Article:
Possibility of Wildlife-to-Human Crossover Heightens Concern About Chronic Wasting Disease
By Jim Robbins | KFF Health News
Each fall, millions of hunters across North America make their way into forests and grasslands to kill deer. Over the winter, people chow down on the venison steaks, sausage, and burgers made from the animals.
These hunters, however, are not just on the front lines of an American tradition. Infectious disease researchers say they are also on the front lines of what could be a serious threat to public health: chronic wasting disease.
The neurological disease, which is contagious, rapidly spreading, and always fatal, is caused by misfolded proteins called prions. It currently is known to infect only members of the cervid family — elk, deer, reindeer, caribou, and moose.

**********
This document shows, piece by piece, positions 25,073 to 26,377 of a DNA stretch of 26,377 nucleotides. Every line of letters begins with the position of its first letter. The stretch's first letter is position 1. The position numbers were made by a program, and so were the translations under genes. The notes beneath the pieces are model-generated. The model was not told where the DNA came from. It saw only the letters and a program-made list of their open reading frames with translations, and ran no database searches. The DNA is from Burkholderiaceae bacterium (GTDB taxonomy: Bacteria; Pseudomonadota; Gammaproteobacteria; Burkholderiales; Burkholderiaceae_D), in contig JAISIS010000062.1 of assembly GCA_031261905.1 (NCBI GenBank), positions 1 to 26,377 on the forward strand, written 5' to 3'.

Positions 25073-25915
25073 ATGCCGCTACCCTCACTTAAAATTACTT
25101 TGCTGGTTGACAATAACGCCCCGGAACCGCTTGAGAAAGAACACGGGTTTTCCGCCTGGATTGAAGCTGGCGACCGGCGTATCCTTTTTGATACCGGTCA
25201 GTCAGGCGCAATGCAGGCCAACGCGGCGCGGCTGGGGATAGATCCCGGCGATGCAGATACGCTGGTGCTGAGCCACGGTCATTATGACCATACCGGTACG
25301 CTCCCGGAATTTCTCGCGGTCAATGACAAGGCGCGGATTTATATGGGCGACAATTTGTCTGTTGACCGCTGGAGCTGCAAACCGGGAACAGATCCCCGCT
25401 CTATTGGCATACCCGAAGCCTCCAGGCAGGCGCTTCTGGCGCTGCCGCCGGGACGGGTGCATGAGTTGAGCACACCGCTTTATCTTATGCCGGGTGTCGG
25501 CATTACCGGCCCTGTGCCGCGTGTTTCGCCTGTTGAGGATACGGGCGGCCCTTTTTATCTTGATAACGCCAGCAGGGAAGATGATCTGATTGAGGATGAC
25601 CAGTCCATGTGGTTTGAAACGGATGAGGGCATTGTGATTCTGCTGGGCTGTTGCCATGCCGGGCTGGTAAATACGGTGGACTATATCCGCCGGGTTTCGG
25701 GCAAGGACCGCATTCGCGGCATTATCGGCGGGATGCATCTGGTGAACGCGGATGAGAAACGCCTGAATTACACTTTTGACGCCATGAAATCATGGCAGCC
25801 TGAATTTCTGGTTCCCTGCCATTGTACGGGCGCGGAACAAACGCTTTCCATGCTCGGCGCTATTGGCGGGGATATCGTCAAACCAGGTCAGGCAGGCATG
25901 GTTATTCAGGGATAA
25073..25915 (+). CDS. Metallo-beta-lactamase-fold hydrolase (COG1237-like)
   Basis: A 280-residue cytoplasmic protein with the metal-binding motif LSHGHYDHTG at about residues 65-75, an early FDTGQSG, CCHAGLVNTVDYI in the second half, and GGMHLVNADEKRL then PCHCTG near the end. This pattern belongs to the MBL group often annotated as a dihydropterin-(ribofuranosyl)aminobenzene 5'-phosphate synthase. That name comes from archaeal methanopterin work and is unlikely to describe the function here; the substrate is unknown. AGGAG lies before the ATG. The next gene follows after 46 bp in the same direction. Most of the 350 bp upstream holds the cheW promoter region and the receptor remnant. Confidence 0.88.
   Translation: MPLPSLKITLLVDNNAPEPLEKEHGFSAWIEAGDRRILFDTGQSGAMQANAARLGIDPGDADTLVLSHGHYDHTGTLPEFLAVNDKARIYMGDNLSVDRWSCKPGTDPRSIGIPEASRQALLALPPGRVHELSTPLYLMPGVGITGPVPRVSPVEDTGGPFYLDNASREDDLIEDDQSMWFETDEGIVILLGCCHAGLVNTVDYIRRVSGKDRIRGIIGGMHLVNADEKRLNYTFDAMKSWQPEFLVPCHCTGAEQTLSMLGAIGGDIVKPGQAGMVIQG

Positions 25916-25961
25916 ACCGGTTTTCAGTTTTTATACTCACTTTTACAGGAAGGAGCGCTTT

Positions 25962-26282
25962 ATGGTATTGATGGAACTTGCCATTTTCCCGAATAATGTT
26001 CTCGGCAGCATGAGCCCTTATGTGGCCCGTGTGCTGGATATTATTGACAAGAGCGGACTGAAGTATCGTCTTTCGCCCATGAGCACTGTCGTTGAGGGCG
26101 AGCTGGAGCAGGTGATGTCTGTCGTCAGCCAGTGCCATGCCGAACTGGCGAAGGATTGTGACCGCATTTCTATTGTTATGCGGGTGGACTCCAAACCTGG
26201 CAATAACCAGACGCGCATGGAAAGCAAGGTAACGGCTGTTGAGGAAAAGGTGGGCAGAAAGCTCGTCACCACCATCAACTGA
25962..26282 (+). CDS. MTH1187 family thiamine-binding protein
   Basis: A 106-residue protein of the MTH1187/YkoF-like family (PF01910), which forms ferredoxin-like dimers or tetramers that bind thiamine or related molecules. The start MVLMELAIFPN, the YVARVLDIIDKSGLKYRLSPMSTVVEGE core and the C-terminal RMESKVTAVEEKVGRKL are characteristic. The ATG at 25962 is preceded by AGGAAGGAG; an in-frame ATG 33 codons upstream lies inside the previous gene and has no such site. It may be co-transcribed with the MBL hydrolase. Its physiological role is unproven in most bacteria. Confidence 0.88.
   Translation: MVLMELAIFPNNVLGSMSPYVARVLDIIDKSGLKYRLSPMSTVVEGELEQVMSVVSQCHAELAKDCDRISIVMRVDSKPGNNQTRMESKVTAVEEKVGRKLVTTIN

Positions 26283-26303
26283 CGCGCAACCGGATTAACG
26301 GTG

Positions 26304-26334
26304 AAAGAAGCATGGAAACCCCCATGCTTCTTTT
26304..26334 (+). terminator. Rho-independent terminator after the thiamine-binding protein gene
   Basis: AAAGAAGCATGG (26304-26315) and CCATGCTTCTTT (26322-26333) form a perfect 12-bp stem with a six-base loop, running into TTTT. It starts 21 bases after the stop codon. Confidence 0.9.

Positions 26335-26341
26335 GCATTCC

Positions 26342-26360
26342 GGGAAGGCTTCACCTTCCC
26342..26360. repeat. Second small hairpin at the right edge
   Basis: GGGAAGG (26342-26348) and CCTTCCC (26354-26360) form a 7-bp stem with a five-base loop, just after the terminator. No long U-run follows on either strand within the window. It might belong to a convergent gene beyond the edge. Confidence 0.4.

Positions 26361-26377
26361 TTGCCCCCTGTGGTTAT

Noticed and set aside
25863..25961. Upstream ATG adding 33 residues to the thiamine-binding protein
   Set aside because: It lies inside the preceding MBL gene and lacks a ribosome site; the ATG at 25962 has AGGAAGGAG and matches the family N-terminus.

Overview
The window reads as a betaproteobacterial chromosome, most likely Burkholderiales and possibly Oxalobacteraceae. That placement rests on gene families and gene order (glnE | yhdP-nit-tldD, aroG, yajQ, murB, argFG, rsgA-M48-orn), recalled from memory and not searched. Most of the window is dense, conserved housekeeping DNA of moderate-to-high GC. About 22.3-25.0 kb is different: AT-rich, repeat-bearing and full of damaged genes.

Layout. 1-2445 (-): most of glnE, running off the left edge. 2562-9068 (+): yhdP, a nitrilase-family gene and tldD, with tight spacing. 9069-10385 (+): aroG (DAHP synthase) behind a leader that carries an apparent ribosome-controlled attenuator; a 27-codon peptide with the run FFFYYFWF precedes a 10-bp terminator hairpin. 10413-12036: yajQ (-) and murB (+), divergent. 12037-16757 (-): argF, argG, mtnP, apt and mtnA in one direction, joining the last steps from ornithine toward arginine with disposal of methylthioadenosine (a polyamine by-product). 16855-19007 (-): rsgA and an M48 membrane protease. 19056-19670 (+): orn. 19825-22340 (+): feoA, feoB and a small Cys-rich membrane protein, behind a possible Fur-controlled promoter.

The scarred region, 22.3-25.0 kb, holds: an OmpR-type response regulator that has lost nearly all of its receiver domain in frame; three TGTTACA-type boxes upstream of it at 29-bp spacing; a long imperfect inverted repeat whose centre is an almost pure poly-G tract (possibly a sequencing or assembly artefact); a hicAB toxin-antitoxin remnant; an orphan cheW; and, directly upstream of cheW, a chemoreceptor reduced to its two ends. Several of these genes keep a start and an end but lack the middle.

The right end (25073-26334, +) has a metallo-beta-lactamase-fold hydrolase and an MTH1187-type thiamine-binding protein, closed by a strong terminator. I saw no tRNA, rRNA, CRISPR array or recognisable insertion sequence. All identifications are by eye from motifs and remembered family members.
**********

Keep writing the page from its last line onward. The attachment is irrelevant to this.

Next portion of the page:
Animal disease scientists are alarmed about the rapid spread of CWD in deer. Recent research shows that the barrier to a spillover into humans is less formidable than previously believed and that the prions causing the disease may be evolving to become more able to infect humans.
A response to the threat is ramping up. In 2023, a coalition of researchers began “working on a major initiative, bringing together 68 different global experts on various aspects of CWD to really look at what are the challenges ahead should we see a spillover into humans and food production,” said Michael Osterholm, an expert in infectious disease at the University of Minnesota and a leading authority on CWD.
“The bottom-line message is we are quite unprepared,” Osterholm said. “If we saw a spillover right now, we would be in free fall. There are no contingency plans for what to do or how ...